I noticed that Colby walks around the tree to look at Wade.
Yeah, to look at it. You want to look at that and take that in because you realize in that moment that we're fully in this thing now. ... It's that moment where it all sinks in. There's no going back from this. Now we're in it and now we're accessories to murder, and now we've done all these things and this is where we are. We're not going to leave here unless we're dead. That's a completely different thing than Colby's ever experienced.
Then we get the branding scene at the end.
Yeah, and then Colby takes the brand ... Seasons 1 and 2, we were like, "we just want to get branded," then we'd get through every year, "we didn't get to get branded."
So, then, when you get to see the way we're getting branded, it was not only that rite of passage, which is very ceremonial, but also this way of, you know we're also getting branded because there's a big fight that's going to end up happening and you need to have all hands on deck and you can't have any of this happy go lucky and just go and have fun. We're getting ready to gear up for a war, and this is also John Dutton's way of letting everybody know that the way things used to look are not going to be the same going forward. It really was a different way, especially to end it on that note, which is very beautiful, very ceremonial, but also really, really intense, as we begin to move forward into Season 4.
Colby's finally giving into the attraction between him and Teeter. How would you describe their relationship after this episode?
[Laughs] It's complicated is the best way. What's really interesting is that everybody has seen that Teeter has not been shy about wanting to get the attention of Colby and Colby just does what he does, but what ends up happening is when you're around somebody, even though you may not necessarily be attracted to them, you still care for them and then when you go through that traumatic experience together, it naturally brings people together in a completely different way. That's what has happened with Colby and Teeter, especially when we're sharing this kiss when half her face is hanging off and it's being stapled together. "I guess we're just in this and how intense can it be?"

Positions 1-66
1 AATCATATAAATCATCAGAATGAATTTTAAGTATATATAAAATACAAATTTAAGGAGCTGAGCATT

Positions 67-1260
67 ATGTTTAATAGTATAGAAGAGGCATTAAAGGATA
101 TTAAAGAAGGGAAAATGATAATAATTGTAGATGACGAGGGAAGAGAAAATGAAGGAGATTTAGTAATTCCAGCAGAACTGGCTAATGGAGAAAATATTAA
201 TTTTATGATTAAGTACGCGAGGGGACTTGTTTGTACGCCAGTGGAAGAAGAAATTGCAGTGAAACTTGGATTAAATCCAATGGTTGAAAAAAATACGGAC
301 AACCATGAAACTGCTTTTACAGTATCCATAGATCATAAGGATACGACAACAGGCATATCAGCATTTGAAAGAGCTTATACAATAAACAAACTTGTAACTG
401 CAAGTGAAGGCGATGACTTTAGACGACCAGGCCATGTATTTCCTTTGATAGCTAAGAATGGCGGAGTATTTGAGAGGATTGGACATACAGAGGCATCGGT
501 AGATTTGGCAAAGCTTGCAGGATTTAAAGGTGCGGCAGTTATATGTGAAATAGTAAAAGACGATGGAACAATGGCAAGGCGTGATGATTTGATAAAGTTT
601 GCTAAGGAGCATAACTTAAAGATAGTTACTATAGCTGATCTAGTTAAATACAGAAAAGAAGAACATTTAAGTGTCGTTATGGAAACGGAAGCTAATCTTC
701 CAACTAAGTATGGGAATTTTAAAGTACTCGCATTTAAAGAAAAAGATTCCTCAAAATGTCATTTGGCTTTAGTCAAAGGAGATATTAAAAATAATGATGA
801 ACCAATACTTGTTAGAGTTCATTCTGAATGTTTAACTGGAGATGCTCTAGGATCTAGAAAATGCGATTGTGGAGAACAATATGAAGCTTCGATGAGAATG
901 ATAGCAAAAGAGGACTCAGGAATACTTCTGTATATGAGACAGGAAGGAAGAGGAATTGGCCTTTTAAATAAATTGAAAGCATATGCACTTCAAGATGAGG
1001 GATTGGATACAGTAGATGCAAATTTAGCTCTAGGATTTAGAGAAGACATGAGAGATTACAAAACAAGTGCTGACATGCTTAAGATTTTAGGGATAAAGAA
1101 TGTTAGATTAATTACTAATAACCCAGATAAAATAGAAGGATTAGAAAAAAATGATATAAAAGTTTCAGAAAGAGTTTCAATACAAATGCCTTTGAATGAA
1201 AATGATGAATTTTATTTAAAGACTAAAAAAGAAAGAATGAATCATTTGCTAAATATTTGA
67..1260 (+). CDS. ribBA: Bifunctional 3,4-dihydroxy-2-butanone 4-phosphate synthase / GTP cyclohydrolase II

Moving forward, it really becomes this thing where you almost feel like you're responsible for her in this way as well, which is deeper than maybe just this physical attraction. It really also becomes this, "I'm responsible for you and I want to make sure that you're good because anything that happens to you is ultimately going to happen to me because I might have to go and protect you." That's a really beautiful thing to watch how that's going to begin to unravel as this next season begins to unfold.
Throughout the season, we saw things getting a bit looser and more light-hearted in the bunkhouse, with Jimmy's girlfriend and her friend coming in. How much do you think they all needed that, especially given the events of this episode?
It was a good thing. Especially in Seasons 1 and 2, we always joked about the bunkhouse being like the commercial break within Yellowstone, where people can just take a breath and laugh a little bit. Because it's so intense outside of it. Within the bunkhouse, especially this season, as we're getting the barrel racing girls that are coming in, and then obviously we have Teeter, it brings a completely different energy and atmosphere, which was beautiful.
For all of us in the bunkhouse, one of our favorite days was when we were having that party and you also saw Beth and Rip because Rip always comes in like a hornet, always upset that anybody has a smile on their face. To see him come in and see that transformation when he saw Beth in there dancing and having a good time, it was so beautiful because it was like this is what life is oftentimes. We can get so wound up and we never take a break, and us all being in that atmosphere and being able to take our boots off and hang out and laugh and chill and smile ... John Dutton wants people to be a little bit looser and not so wound up because life is so stressful. Then as the time goes on in the season, seeing how that goes away, it was a much needed break within everything.
What can you tease about the finale? Is there a cliffhanger?
Everybody is going to be upset they have to wait eight months to see something else. There's so many different things that are going to be happening in this finale. You have to just be there from the moment the episode starts because you don't want to miss anything. What we saw in the beginning of this was the seasonings and the pot was simmering and now as we get into the season finale, we're really at a boiling point and there's no controlling the boil. It's just coming over the pot and going all over the kitchen. It's insane.
There's cliffhangers and there's a lot of things that end and it's going to be really, really intense for a lot of people and I'm really excited to watch the reactions of everybody that's watching. ... I promise you [the finale] is going to be worth it. And it'll be something that people will watch several times because they'll look at it and they'll hope to try to pick up some clues. But no matter what anybody guesses, you'll never be able to guess the right answer as we go into this Season 4.
Yellowstone, Sundays, 9/8c, Paramount Network.